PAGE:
Better Than Silver? A Silver Stacker Takes A Look At Platinum

Is it possible that platinum is a better buy than silver? Here’s a silver stacker’s in-depth look into that question. His findings may surprise you…

by Matt Orloff

A Silver Stackers Case for Platinum.

Platinum could potentially be a better buy than Gold and Silver.

First the negative…

Before showing the bullish facts for platinum we should address the last few years decline in price. My view is the announcing of moving away from using it in catalytic converters is the larger reason as well as a cheaper Palladium option (until relatively recently) being a close second.  However, I think market sentiment has over reacted to this as automotive demand (40%) has barely declined and for this to take place is unrealistic in the short to medium term.

The path of most precious metals stackers starts with an understanding of the nature of fiat money and then moving into Gold.  However, after learning of the current supply/demand fundamentals of Gold and Silver mining and the outlandish 80:1 Gold to Silver Dollar ratios, the majority of us then move to Silver.  This is because we expect the next run up to increase at some rate from 2X to 10X faster than Gold’s rate in a future precious metals bull market.

Platinum may have a similar strength.

Let’s dive in to the numbers:

As we can see while the Silver to Gold Ratio is much higher than the 1980 low it actually was much worse at one point in the early 1990s (still some historical downward risk).  Still, most of us agree that its long overdue for a reversion to its mean, and will overshoot to something between a 14 (1980) to 32 (2011) ratio with Gold.  We also mostly agree that there is more Silver than Gold above ground, but only about twice as much.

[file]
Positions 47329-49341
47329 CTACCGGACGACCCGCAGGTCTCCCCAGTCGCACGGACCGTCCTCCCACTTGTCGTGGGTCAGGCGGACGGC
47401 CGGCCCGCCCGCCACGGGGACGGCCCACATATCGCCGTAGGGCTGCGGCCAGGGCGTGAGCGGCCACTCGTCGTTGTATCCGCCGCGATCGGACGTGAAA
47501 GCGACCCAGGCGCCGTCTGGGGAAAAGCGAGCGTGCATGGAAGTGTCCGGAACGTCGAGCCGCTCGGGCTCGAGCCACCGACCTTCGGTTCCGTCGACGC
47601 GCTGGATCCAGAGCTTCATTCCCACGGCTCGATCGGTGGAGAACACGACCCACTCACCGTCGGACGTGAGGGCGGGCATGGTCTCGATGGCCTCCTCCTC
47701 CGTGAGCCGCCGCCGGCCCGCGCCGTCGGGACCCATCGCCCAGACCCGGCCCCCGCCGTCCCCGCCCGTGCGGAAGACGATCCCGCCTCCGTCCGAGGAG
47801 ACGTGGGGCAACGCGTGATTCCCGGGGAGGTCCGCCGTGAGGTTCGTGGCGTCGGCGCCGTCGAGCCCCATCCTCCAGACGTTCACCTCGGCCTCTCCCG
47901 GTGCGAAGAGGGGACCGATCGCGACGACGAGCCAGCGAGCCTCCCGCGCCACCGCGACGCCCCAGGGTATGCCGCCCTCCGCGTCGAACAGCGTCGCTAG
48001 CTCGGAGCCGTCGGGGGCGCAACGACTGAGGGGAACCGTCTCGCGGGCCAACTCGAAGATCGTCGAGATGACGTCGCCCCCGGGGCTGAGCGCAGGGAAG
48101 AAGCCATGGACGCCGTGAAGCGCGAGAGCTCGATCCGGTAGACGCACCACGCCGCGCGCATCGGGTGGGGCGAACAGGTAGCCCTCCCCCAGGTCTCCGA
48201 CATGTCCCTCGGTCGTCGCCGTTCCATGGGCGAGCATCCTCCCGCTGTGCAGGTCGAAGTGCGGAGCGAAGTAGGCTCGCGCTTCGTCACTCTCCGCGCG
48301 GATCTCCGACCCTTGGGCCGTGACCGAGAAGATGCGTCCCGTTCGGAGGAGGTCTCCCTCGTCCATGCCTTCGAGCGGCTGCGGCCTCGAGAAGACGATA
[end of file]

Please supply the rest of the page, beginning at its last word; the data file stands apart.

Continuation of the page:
How many of us serious stackers have even looked at a Silver to Platinum ratio?  Utilizing the same logic we apply with AU:AG we can see that even though Silver is trading at these abysmal prices, Silver priced in Platinum is close to its all-time low.  We can also see that while Silver has traded at 100:1 with Gold, that at one point it took 150 ounces for one ounce of platinum.  And last, but not least, while the amount of Gold and Silver above ground is in the billions of ounces, the amount of Platinum above ground stocks per the World Platinum Investment Council is only about 2 million ounces. Platinum annual production equates to about 6 million ounces mined and 2 million ounces recycled with demand also outpacing supply over the past few years.

Putting this into perspective, if tomorrow every single platinum and silver mine stopped, silver demand could probably be met for about 2 -3 years. Platinum demand would only be met for 2 – 3 months.  Of course, this is where the market would kick in and cause prices to rise, but either way a real silver shortage is realistically a 5 years or more off, while a Platinum shortage could become a reality if investment demand were to increase.

As of this wasn’t enough of a fundamental case for the metal, approximately 7 out of every 10 ounces of Platinum mined comes from South Africa which is heading into some deep economic and racial turmoil.  The Rand has been having issues, and there is government sanctioned white genocide in its beginning phases.   Recently Impala (2nd Largest Platinum Producing company) announced it will be shutting down a third of its production (Approximately 5% of Global Mining Supply).  According to Statista the average cost of mining Platinum is nearly $1000/ounce.  This equates to a commodity that is currently priced nearly 20% under its cost of production. 

Let us take a look at Platinum in regards to Palladium…